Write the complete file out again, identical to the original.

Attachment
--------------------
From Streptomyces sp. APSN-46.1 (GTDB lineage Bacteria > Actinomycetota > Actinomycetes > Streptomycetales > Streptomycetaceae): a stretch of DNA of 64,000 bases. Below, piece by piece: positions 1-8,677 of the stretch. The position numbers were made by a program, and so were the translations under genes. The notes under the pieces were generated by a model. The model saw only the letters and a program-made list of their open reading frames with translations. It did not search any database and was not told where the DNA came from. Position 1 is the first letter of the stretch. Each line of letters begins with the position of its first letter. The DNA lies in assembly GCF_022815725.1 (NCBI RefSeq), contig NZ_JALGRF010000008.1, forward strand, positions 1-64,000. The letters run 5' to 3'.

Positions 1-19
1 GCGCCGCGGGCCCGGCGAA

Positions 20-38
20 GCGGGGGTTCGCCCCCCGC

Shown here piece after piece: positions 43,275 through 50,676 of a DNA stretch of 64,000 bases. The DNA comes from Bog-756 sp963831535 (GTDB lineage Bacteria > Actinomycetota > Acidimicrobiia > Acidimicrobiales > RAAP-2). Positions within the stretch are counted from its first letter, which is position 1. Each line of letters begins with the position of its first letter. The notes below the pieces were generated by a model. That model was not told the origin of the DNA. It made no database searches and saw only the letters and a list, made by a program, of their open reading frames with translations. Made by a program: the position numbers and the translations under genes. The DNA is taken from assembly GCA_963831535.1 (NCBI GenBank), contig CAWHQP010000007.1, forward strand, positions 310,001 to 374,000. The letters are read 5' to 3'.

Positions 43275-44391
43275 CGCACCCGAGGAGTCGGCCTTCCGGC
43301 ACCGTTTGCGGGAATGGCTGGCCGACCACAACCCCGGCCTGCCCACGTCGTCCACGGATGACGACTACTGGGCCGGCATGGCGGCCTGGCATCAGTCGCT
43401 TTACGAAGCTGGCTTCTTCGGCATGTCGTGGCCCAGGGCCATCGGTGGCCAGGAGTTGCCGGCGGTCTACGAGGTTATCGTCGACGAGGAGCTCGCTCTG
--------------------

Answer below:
From Streptomyces sp. APSN-46.1 (GTDB lineage Bacteria > Actinomycetota > Actinomycetes > Streptomycetales > Streptomycetaceae): a stretch of DNA of 64,000 bases. Below, piece by piece: positions 1-8,677 of the stretch. The position numbers were made by a program, and so were the translations under genes. The notes under the pieces were generated by a model. The model saw only the letters and a program-made list of their open reading frames with translations. It did not search any database and was not told where the DNA came from. Position 1 is the first letter of the stretch. Each line of letters begins with the position of its first letter. The DNA lies in assembly GCF_022815725.1 (NCBI RefSeq), contig NZ_JALGRF010000008.1, forward strand, positions 1-64,000. The letters run 5' to 3'.

Positions 1-19
1 GCGCCGCGGGCCCGGCGAA

Positions 20-38
20 GCGGGGGTTCGCCCCCCGC

Shown here piece after piece: positions 43,275 through 50,676 of a DNA stretch of 64,000 bases. The DNA comes from Bog-756 sp963831535 (GTDB lineage Bacteria > Actinomycetota > Acidimicrobiia > Acidimicrobiales > RAAP-2). Positions within the stretch are counted from its first letter, which is position 1. Each line of letters begins with the position of its first letter. The notes below the pieces were generated by a model. That model was not told the origin of the DNA. It made no database searches and saw only the letters and a list, made by a program, of their open reading frames with translations. Made by a program: the position numbers and the translations under genes. The DNA is taken from assembly GCA_963831535.1 (NCBI GenBank), contig CAWHQP010000007.1, forward strand, positions 310,001 to 374,000. The letters are read 5' to 3'.

Positions 43275-44391
43275 CGCACCCGAGGAGTCGGCCTTCCGGC
43301 ACCGTTTGCGGGAATGGCTGGCCGACCACAACCCCGGCCTGCCCACGTCGTCCACGGATGACGACTACTGGGCCGGCATGGCGGCCTGGCATCAGTCGCT
43401 TTACGAAGCTGGCTTCTTCGGCATGTCGTGGCCCAGGGCCATCGGTGGCCAGGAGTTGCCGGCGGTCTACGAGGTTATCGTCGACGAGGAGCTCGCTCTG